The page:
Nineteenth Sunday after Pentecost, Year C — 16 October 2022
The Reverend Canon Professor Scott Cowdell
Genesis 32: 22-31; Psalm 121; 2 Timothy 3: 10-4:5; Luke 18: 1-14
+In the Name of the Father & of the Son & of the Holy Spirit. AMEN.
For so many people life’s a struggle—and for all of us, at least some of the time, if the truth be known. For younger people, childhood and adolescence can be a struggle, and increasingly so in recent years. Why is Harry Potter so popular? —because children recognise their own fears, challenges and difficulties in these stories, but also that reliable powers are available to help them. We know that buying a home and raising a family is often a struggle, that jobs and careers can be full of struggle, and so too many marriages. Being a parent can be a struggle, with childhood, adolescence and young adulthood revealing new dimensions. Physical and mental health are a struggle for many, as is life for the disabled, those with chronic illnesses and so often for the elderly. The bereaved, along with the unemployed and the victims of injustice, are well acquainted with struggle. And then there are those of whom we’re increasingly aware, struggling to find a foothold in newly fluid conditions of sexuality and gender. So many can make the words of that song their own: “I know all there is to know about the crying game”.
And yet people find help and strength to face these struggles, don’t they? Indeed, confidence in that help and strength is the main testimony that ordinary Christians can and do give to their faith: that it helps them to get through. There’s a very real sense in which our Eucharist together is the breakfast of champions: that, in a life oriented by word and sacrament, we grow in resilience.
Today in our readings life with God is portrayed in terms of struggle, which is hardly what a lot of Christians expect to hear. They prefer a religion that’s relaxed and comfortable, that helps them feel good about themselves, like that self-satisfied pharisee who Jesus ridicules in today’s Gospel. He’s very pleased with his place at the pinnacle of religious rectitude, with no inner struggle, and no need for help from God let alone for mercy. He’s like all those who tell us priests that they’re good people, so they don’t need to go to Church, or like Anglicans of a certain age that I’ve known who think that sin means crime—that it’s nothing to do with respectable householders and taxpayers like them. There’s no sense of struggle for any of these—no sense that growth toward a mature identity in Christ involves challenge, difficulty and being displaced from their comfort zone.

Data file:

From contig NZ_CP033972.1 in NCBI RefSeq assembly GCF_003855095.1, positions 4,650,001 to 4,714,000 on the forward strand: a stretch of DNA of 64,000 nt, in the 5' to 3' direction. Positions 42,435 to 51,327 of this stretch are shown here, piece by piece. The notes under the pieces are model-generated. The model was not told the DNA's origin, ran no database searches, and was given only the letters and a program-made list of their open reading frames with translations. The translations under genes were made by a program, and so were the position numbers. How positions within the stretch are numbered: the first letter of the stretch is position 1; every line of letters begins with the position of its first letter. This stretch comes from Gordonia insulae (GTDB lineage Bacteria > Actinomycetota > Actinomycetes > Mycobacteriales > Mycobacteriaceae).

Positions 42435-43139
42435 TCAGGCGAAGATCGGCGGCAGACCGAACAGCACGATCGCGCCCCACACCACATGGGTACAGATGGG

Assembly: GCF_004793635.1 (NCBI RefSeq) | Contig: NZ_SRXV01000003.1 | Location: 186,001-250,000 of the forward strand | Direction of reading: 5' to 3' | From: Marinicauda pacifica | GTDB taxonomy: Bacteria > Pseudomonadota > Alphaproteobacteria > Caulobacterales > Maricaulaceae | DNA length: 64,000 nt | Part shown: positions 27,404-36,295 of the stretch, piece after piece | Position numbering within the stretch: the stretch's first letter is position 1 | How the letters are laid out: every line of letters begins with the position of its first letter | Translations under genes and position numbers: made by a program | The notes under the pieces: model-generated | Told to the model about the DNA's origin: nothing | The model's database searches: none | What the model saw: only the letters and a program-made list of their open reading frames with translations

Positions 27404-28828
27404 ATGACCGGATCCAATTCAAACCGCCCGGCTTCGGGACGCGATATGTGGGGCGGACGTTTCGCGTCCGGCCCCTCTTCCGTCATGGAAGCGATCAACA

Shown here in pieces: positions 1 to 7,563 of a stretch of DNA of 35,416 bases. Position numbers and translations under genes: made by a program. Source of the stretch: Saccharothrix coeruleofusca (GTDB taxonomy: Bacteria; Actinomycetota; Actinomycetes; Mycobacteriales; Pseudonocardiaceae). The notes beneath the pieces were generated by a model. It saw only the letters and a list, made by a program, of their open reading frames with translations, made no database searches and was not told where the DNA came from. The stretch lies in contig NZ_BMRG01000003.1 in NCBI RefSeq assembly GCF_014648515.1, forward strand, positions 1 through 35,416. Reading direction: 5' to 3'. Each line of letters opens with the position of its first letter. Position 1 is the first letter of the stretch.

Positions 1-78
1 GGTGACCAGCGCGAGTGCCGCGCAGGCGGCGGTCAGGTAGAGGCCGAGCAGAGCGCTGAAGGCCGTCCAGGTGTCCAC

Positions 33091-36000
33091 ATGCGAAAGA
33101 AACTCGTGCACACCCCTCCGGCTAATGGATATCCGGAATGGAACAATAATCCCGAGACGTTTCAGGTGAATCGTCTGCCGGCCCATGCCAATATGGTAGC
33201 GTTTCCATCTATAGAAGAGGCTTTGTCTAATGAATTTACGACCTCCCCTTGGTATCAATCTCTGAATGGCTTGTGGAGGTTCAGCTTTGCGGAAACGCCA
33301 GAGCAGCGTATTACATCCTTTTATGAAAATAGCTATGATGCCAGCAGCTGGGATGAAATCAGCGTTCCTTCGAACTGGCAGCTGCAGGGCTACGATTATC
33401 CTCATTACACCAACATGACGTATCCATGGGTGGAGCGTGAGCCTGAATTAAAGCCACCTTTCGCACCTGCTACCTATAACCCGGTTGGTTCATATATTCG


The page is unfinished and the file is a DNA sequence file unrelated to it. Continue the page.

This is why the tax collector in our Gospel today is closer to the mark: because he knows that things in his heart and his life aren’t as they should be, and so he reaches out to God who he knows will help him. Likewise, Jacob in that classic reading about becoming Israel, but also about the spiritual life, that we have from Genesis this morning.
Who’d describe the spiritual life, or the vocation of God’s people, or the Church’s mission, in terms of a wrestling match? Who’d put that up on the butcher’s paper at our parish planning day (though I’m told we won’t be having butcher’s paper!)? But there it is, struggling with God mano a mano, and only in that struggle coming to see God face to face—without dying, yes, but certainly not without consequences, not without a limp and some bruises. Yet only thus does Jacob find his way to becoming Israel. Only thus do we find out who we most truly are.
Indeed, the promise of help and mercy that’s there in our Gospel and our psalm today—and in our Epistle with its pep-talk to a young colleague starting out in ministry—is a promise that wouldn’t need to be made if everything’s going to be easy and straightforward. And especially not in ministry, with that Epistle reading in mind. How many young clergy in our Church are taught to expect that ministry and especially preaching is going to involve a contest of ideas that never ends, with persecution as their regular reward for facing up to what needs doing? Or that scripture if used properly means a demanding workout for we clergy ourselves rather than a path of easy reassurance that we’re in the right and beyond criticism, which is how Scripture serves for many clergy in other parts of our Church? This is the line that I took with ordination candidates when I worked in theological education, and I still do in my mentoring of younger clergy, though it’s not something they tend to hear from any other quarter.
So, friends, the life of faith is a struggle with a loving and faithful God. Many Christians in churches more popular than ours are told something different, while many of our own clergy have settled for the line of least resistance, serving parishes that are full of the relaxed and comfortable. But where do we find a hint of that in our readings today, or in our Eucharist where God’s own struggles for our sake are centre stage? Every struggle brings bruises and even injuries—we can even boast about them, as our Epistle writer does today. Better that than being Teflon Christians, smug and superior, like the pharisee character in today’s Gospel parable, who Jesus gives a good slap.
The Lord be with you . . .